6. Drink lots of water and get plenty of sleep.

7. Be prepared to grow into your true self.

“I say upfront, look if you want to grow up, because that’s really what we’re talking about, grow up, get your inside together then show me the outside that reflects the inside. The other way around is not interesting anymore. It’s so out of style. To be ugly on the inside and be broken and come in here looking like Chanel. You’re really offering mis-marketed packages.”

8. Own your beauty.

Move away from the only definition of beauty the marketplace gives in major magazines and on television, Begin to cultivate your own meaning. “You’ll find the authentic beauty that you own and you’ll captivate with that in the most amazing ways,” says Banks.

9. Be prepared to sacrifice.

Like most good things, there’s a price you’ll pay for working towards gaining your inner beauty. The act of truly coming into you own requires that you devote a lot of time and effort. But in the end, once you’ve fully learned to embrace the real you, it’ll be time well spent.

 

Abi Ishola
Abi Ishola

Editor-in-Chief

Abi Ishola is the Founder and Editor-in-Chief of Beyond Classically Beautiful, the acclaimed photo series turned multimedia platform. On any given day, you can find her tucked away in a perfectly lit Brooklyn coffee shop working for several hours. Then she dashes off to pick up her daughter from daycare. Abi is also a TV Producer, a proud FIT Alum, Nigerian-American, and a soul searcher.

1 Comment
  1. Hello Abi.

    I think this article is truly amazing and incredibly helpful. Thank you for writing it and sharing it, as I will do the same! I also absolutely love the name of this website and it’s intention to expand what we, as females, are commonly told is “beautiful.”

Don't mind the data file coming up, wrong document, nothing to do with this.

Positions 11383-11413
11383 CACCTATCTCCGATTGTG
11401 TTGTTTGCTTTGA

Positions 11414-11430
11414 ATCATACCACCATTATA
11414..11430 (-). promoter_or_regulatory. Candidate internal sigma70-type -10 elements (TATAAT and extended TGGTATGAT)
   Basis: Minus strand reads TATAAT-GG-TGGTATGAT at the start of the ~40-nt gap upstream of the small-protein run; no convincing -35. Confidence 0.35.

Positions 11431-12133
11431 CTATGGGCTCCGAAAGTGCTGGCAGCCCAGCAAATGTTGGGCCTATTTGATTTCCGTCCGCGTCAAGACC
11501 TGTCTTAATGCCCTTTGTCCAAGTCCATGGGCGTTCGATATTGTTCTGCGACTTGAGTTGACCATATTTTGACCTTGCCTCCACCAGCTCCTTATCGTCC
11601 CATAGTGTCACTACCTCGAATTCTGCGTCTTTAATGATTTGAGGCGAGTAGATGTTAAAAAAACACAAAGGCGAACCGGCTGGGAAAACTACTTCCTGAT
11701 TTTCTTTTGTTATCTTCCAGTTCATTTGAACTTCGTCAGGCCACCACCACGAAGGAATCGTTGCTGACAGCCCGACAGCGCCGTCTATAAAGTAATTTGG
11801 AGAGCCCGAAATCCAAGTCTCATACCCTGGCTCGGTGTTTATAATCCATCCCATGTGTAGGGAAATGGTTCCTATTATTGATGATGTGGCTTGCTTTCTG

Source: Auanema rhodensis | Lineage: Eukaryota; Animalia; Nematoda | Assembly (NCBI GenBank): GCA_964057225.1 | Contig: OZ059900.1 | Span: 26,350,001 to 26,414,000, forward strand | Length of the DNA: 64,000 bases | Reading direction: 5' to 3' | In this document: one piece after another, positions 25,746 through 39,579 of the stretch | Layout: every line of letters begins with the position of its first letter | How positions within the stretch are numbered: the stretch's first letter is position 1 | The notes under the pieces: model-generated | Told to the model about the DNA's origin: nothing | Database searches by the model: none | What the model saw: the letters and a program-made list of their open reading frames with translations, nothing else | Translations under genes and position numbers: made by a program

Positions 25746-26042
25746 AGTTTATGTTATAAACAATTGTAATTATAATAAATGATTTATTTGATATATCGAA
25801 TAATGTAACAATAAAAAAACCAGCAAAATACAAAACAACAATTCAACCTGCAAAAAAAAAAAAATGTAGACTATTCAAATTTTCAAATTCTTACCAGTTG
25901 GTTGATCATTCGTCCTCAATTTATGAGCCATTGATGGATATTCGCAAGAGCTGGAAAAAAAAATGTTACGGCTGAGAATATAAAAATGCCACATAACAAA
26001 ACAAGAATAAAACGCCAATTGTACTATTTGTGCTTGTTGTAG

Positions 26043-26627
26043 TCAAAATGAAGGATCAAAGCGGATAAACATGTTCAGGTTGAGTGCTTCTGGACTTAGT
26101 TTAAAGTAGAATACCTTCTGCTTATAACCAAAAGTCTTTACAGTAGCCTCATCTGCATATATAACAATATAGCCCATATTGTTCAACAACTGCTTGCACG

I have had self-image issues since I was young. I was skinny and scrawny throughout high school when the boy’s attention went to all the developing & curvy ladies. One night however, I fell asleep at a friend’s house while her parents were away, and I was intimately touched, for the first time, while I was sleeping, without permission, by a male classmate. My freshman year of college, I silently and painfully surrendered my virginity to a man that would later become my first boyfriend for the next 7 years. During that time, I was intoxicated one night and asked to try anal sex, it quickly became too painful and uncomfortable and asked him to stop, but he didn’t. I have been diagnosed with a severe mental illness, as suicidal thinking and self-harm behaviors started after college.

    All of my relationships have been deeply affected, especially the one with myself and my body and I am now questioning my sexual orientation, as all this trauma incurred by the opposite sex has left my body & mind deeply wounded, along with the media’s heavy influence on what it means to be beautiful, inextricably linked to sexy.

    After another failed relationship with a man, I recently cut off all my hair and have found it more comfortable to dress for function rather than fashion. High heels are no longer something I feel comfortable in, or underwire bras, or wearing makeup for that matter. I just want to feel both beautiful and comfortable and prepared for all the elements, as I have found nature healing. It is a struggle to understand and feel beautiful through this process, by most feminine standards, so I am truly and uniquely trying to understand what it means to be beautiful beyond classical standards…

    Thank you for reading what I have written. I appreciate your time and energy. I would also like to share with you, that I am white. Realistically, slightly more olive-toned from my Italian heritage, but certainly described & labeled as ‘a white girl.’ In my humble opinion, this label is both inaccurate and one that I have never been comfortable with, nor ‘black’ for that matter…it’s all so limiting.

    Since I was very young, I have always admired and appreciated darker, richer skin tones and hues, honestly wishing my skin was darker and my roots more intricately connected to African and native cultures. Some of us white girls are not proud or happy with our skin color…hence the obsession with getting tan, at any cost. Some of us white girls have really low confidence and an incredibly poor self image. I think color is after all, literally, only skin deep and we all share the same parts and emotions underneath. So many of the issues affecting young women, as well as, and maybe especially, older women run much much deeper.

    I certainly do not expect or hope you change anything about your website or articles or photos, as they are so important, but perhaps it may help expand your understanding and perspective, as this article has done for me.

    Thank you 🙂

    Much love & respect,

    Suzanne